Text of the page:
Date of Award


Document Type


Degree Name

Doctor of Education (EdD)


Executive Leadership

First Supervisor

Dr. Josephine Moffett

Second Supervisor

Dr. Janice Kelly


The purpose of this qualitative phenomenological study was to examine the lived experiences of 15 Black women, working in New York State and New Jersey, who worked in leadership roles in higher education and had experienced divorce or separation to assess if there was a correlation between their identification with the Strong Black Woman (SBW) schema and the effects of work-life conflict on their social and personal relationships.

The study revealed that there were significant changes in the way the participants perceived being an SBW. Many participants viewed being labeled an SBW as unfavorable and chose to redefine the term. Participants expressed that challenges they experienced while serving in leadership positions were feelings of invisibility and the need to continuously validate their abilities and qualifications. The participants shared that their leadership roles caused them to feel a sense of pressure to excel and guilt to balance their dual roles in their careers and as mothers. The study participants expressed a need for support, mentorship, rest, vulnerability, and the need for increased focus on self-care.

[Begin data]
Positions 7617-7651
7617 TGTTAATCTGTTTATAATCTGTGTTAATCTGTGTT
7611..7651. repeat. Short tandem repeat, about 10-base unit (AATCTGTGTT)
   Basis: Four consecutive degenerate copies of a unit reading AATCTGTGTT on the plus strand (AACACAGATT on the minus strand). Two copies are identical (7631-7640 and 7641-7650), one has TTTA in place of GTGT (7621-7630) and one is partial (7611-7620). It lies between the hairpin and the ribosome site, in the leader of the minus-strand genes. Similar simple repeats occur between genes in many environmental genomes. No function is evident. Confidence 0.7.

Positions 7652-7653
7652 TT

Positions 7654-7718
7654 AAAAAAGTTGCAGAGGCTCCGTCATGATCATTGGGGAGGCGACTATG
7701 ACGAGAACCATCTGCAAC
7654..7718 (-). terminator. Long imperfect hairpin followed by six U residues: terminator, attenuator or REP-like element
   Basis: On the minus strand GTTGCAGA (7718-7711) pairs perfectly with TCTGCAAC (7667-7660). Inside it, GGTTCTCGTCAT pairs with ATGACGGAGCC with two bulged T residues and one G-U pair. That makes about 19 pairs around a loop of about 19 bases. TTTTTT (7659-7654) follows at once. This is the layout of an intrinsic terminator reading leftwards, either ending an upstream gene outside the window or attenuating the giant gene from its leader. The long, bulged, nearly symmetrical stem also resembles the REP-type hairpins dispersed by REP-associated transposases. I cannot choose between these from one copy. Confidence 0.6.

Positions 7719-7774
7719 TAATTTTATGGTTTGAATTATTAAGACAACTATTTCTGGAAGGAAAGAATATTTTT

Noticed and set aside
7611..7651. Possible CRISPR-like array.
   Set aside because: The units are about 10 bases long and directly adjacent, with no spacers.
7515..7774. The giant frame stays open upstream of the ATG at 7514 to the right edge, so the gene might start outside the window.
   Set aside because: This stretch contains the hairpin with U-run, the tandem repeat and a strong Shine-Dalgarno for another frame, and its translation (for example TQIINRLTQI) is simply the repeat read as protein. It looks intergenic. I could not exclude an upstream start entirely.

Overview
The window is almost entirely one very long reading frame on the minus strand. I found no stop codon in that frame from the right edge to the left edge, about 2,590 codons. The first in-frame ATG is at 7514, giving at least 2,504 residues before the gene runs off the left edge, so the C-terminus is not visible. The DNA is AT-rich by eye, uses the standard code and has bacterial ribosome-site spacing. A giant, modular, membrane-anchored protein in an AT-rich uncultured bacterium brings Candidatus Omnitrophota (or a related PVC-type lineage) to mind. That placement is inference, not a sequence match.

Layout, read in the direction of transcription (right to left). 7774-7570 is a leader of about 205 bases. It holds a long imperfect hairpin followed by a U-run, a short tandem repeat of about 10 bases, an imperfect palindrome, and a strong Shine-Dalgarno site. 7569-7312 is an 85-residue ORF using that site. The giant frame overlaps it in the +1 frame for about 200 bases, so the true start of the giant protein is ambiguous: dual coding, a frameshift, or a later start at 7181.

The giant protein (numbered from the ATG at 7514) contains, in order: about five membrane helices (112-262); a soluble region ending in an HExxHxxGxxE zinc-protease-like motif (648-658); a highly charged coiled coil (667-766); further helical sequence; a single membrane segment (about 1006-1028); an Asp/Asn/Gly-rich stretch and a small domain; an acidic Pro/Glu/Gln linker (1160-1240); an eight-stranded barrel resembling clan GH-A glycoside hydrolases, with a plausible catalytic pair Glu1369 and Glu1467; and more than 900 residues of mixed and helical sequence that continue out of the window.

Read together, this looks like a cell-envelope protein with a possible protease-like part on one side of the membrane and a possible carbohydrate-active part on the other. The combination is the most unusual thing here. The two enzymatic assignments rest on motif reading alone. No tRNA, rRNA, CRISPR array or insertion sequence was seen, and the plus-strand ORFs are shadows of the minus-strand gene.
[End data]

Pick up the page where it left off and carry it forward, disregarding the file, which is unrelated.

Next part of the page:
Some recommendations from the study’s results were to provide targeted support for Black women, such as additional flexibility, mentoring programs, professional coaching, and an increased focus on diversity, equity, inclusion, and belonging.

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